"Yes, who are you? You're not a reporter are you?"
"Oh, no, I go to church at St John of Damascus across the 15. I just wanted to see how you guys were doing and... well, see if you need any spare hands tomorrow. Who clears all this away?"
She warms up and we chat briefly about the cleanup. The city of San Diego wants all the metal to be gathered separately and large appliances to be picked up by the city, so that they don't go into a landfill. I survey the scene around me, and see people with the same attitude I saw before: "It is what it is. Let's get to work."
Deciding I should move along, I head back up the street. As I pass a few of San Diego's bravest, I hesitate, then go with my instinct. I ask the firefighter, "Are you with San Diego, or are you from out of town?"
"San Diego," he answers me.
I smile a tight-lipped smile, and reach out to give him a hug, which he returns as I tell him, "Thank you."
"Oh, sure," he replies, as if I had just thanked him for picking up my dry cleaning or something. I turn to his buddy next to him, reach out to hug him as well and tell him thank you. By now, tears are welling in my eyes. By the time I hug the thrid firefighter there, I'm visibly choked up.
"Are you alright?" one asks me.
"Oh, I'm fine," I laugh. "I am doing so well. Thank you."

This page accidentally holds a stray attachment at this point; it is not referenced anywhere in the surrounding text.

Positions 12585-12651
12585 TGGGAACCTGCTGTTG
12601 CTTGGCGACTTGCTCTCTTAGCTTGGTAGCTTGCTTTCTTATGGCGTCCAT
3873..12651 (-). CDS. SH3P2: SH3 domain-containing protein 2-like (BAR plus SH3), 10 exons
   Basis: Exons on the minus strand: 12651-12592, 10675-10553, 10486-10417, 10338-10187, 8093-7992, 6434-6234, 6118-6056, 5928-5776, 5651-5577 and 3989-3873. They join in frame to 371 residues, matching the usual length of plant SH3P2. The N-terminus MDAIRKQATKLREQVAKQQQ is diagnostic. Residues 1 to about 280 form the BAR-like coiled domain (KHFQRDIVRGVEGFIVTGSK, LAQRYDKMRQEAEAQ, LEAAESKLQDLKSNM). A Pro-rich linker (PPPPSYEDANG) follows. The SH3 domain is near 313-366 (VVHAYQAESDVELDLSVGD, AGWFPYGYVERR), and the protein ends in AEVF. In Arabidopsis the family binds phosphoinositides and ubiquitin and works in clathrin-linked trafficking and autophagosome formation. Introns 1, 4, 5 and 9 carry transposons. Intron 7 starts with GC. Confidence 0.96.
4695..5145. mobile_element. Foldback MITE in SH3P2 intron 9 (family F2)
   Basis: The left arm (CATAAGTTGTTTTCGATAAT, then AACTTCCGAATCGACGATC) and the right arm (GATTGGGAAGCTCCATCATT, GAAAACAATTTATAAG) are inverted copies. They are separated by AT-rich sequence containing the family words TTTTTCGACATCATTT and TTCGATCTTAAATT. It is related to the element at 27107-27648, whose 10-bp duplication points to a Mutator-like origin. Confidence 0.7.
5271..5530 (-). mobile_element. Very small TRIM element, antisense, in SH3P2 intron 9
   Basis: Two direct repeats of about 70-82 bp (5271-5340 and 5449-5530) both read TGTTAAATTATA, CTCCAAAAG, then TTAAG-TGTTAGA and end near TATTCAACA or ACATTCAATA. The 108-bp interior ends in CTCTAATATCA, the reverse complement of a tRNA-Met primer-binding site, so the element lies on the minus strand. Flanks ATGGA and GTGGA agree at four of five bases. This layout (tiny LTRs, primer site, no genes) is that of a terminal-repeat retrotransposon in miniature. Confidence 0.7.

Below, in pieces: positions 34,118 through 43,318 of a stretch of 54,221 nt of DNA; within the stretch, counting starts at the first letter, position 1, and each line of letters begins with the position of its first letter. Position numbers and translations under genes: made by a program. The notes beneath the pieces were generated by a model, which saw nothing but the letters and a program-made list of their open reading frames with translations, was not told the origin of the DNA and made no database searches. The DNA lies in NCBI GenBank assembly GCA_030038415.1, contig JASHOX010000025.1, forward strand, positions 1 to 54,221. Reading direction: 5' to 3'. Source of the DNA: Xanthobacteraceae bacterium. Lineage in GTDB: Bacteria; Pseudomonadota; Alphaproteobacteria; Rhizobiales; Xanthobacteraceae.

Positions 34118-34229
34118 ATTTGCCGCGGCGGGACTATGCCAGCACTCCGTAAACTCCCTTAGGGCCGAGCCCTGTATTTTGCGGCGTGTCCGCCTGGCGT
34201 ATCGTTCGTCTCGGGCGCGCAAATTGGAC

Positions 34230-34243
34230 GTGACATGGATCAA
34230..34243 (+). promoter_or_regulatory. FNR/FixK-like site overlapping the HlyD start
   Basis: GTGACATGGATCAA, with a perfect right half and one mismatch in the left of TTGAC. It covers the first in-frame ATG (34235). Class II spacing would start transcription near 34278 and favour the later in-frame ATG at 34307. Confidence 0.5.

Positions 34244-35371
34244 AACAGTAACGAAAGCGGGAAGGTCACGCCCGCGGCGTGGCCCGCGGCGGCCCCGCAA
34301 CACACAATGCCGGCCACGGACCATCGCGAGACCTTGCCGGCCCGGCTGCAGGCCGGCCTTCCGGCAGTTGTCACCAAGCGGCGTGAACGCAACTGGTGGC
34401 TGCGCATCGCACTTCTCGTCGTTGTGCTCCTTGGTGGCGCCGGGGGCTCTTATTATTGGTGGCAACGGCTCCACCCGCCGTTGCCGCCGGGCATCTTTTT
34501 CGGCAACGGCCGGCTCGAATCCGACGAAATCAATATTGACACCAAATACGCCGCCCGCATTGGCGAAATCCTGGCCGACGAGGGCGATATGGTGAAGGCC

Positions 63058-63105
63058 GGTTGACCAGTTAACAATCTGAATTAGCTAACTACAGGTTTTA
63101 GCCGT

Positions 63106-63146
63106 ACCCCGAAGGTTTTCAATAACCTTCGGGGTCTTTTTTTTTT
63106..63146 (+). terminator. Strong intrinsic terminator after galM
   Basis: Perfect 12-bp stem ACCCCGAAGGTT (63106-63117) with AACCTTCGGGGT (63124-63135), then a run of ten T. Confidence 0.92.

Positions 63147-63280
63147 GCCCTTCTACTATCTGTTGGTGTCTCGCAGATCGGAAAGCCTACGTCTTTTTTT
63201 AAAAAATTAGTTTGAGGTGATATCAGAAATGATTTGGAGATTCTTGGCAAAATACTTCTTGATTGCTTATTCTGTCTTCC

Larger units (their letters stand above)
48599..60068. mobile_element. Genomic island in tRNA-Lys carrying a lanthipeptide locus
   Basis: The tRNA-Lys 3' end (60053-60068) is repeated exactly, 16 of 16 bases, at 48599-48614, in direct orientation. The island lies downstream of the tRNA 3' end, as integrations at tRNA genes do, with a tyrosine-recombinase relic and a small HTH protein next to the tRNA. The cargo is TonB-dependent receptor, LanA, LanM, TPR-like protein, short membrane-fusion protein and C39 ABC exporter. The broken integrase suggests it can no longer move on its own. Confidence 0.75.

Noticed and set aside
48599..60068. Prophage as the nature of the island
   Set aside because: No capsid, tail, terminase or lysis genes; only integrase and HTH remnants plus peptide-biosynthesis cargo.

"Well, how's your house? Where do you live? Were you guys OK?" another asks me.
"We are all fine. We live on the northwest side of Bonita. It was tense, but we never had to leave..." I pause, "thanks to you guys," I say as my voice trails off.
"You're sure you're OK?" he asks me, as he puts a gentle hand on my shoulder.
I laugh. "I'm just really hyper-sensitive, and probably in sensory overload right now. Haha. I just wanted to say thanks, that's all," and I smile again, then turn to go.
I would think they would be used to emotional females randomly giving them hugs by now.
I continue up the street and decide to drive past Judi and Bernie's house, just to look at how lovely it is, and make the report that they received no damage real to me. I don't have time to eat anything before church, and know Judy wouldn't let me off easy if I stop, so I just drive by. They house is of course as lovely and inviting as it ever was.